8 When Christ returned to heaven after his resurrection, he did not start ruling then as King of God’s government. Rather, there was to be a time of waiting, as the apostle Paul explains: “This man [Jesus Christ] offered one sacrifice for sins perpetually and sat down at the right hand of God, from then on awaiting until his enemies should be placed as a stool for his feet.” (Hebrews 10:12, 13) When the time came for Christ to begin to rule, Jehovah told him: “Go subduing [or, conquering] in the midst of your enemies.”—Psalm 110:1, 2, 5, 6.
9. (a) Why does not everyone want God’s kingdom? (b) When God’s government begins its rule, what do the nations do?
9 Does it sound strange that anyone would be an enemy of God’s government? Yet not everyone wants to live under a government that requires its subjects to do what is right. So after telling how Jehovah and his Son would take over world rulership, the Bible says, “the nations became wrathful.” (Revelation 11:15, 17, 18) The nations do not welcome God’s kingdom because Satan misleads them into opposing it.
10, 11. (a) When God’s government begins its rule, what happens in heaven? (b) What happens on earth? (c) So what important point do we want to remember?
10 When God’s government begins its rule, Satan and his angels are still living in heaven. Since they oppose Kingdom rule, right away war breaks out. As a result, Satan and his angels are thrown out of heaven. At this, a loud voice says: “Now have come to pass the salvation and the power and the kingdom of our God and the authority of his Christ.” Yes, the rule of God’s government begins! And with Satan and his angels removed from heaven, there is rejoicing there. “On this account be glad, you heavens and you who reside in them!” the Bible says.—Revelation 12:7-12.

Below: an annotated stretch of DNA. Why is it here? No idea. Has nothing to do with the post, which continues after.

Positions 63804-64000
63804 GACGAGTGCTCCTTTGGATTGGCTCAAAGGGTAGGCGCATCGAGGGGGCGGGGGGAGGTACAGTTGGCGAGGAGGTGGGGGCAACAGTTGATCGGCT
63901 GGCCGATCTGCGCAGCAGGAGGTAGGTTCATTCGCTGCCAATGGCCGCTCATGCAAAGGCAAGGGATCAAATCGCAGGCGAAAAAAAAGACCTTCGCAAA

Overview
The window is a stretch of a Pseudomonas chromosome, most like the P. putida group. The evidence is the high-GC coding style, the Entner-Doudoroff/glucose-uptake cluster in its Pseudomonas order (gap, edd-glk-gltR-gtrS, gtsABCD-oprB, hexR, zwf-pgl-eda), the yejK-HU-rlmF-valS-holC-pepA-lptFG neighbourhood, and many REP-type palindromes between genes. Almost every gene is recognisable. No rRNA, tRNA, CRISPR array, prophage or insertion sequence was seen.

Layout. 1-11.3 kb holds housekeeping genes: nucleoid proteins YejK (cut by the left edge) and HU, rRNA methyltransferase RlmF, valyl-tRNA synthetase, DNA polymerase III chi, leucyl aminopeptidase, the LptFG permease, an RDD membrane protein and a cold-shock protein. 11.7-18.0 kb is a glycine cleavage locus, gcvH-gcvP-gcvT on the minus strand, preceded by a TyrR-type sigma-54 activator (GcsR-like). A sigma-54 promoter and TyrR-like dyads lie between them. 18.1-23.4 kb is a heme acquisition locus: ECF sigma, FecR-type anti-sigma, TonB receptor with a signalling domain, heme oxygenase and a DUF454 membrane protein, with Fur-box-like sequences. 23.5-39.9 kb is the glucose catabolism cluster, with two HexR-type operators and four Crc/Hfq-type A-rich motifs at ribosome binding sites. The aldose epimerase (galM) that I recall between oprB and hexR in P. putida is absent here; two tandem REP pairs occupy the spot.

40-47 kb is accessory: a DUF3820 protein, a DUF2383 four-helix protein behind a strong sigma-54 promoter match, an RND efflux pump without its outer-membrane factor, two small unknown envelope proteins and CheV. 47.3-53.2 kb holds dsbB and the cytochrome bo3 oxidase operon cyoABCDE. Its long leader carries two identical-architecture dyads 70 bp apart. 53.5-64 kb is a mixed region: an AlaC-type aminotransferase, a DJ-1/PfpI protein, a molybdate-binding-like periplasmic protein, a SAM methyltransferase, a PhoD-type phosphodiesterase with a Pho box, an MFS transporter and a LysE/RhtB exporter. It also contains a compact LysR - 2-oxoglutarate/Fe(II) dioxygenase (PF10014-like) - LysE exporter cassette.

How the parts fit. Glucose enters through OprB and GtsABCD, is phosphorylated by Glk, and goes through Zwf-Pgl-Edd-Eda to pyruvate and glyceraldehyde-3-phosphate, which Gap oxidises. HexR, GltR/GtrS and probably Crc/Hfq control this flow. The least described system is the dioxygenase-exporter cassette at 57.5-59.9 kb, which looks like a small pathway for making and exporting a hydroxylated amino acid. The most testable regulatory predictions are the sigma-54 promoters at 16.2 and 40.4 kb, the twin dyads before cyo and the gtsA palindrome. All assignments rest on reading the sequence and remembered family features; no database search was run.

11 Is this also a happy time for the earth? No! Instead, there is the greatest time of trouble the earth has ever had. The Bible tells us: “Woe for the earth and for the sea, because the Devil has come down to you, having great anger, knowing he has a short period of time.” (Revelation 12:12) So this is an important point to remember: The start of the rule of God’s kingdom does not mean immediate peace and security on earth. True peace will come later when God’s kingdom takes full control of the earth. This happens at the end of the “short period of time,” when Satan and his angels will be put out of the way so that they can no longer cause trouble for anyone.
12. Why can we expect that the Bible would tell us when God’s kingdom begins its rule?
12 But when is Satan thrown out of heaven, thus causing trouble on earth for “a short period of time”? When does God’s government begin its rule? Does the Bible give an answer? We should expect that it would. Why? Well, because long in advance the Bible foretold when God’s Son would appear first as a human on earth to become the Messiah. In fact, it pointed to the very year that he became the Messiah. What, then, about the even more important coming of the Messiah, or Christ, to begin his Kingdom rule? Surely we would expect that the Bible would also tell us when this would happen!
13. How does the Bible foretell the very year that the Messiah appeared on earth?
13 But a person may ask: ‘Where does the Bible foretell the very year the Messiah appeared on earth?’ The Bible book of Daniel says: “From the going forth of the word to restore and to rebuild Jerusalem until Messiah the Leader, there will be seven weeks, also sixty-two weeks,” or all together 69 weeks. (Daniel 9:25) These, however, are not 69 literal weeks, which amount to only 483 days, or a little more than one year. They are 69 weeks of years, or 483 years. (Compare Numbers 14:34.) The command to restore and rebuild the walls of Jerusalem was given in 455 B.C.E.a (Nehemiah 2:1-8) So these 69 weeks of years ended 483 years later, in 29 C.E. And that is the very year that Jesus came to John to be baptized! On that occasion he was anointed with holy spirit and became the Messiah, or Christ.—Luke 3:1, 2, 21-23.
WHEN GOD’S GOVERNMENT BEGINS ITS RULE
14. What does the “tree” in Daniel chapter four represent?
14 Well, then, where does the Bible foretell the year that Christ begins to rule as king of God’s government? It is in this same Bible book of Daniel. (Daniel 4:10-37) There a giant, heaven-high tree is used to represent King Nebuchadnezzar of Babylon. He was the highest human ruler at that time. However, King Nebuchadnezzar was forced to know that someone higher was ruling. This one is “the Most High,” or “the King of the heavens,” Jehovah God. (Daniel 4:34, 37) So, in a more important way, this heaven-high tree, comes to represent the supreme rulership of God, particularly in its relationship to our earth. Jehovah’s rulership was expressed for a time through the kingdom that he set up over the nation of Israel. Thus the kings of the tribe of Judah who reigned over the Israelites were said to “sit upon Jehovah’s throne.”—1 Chronicles 29:23.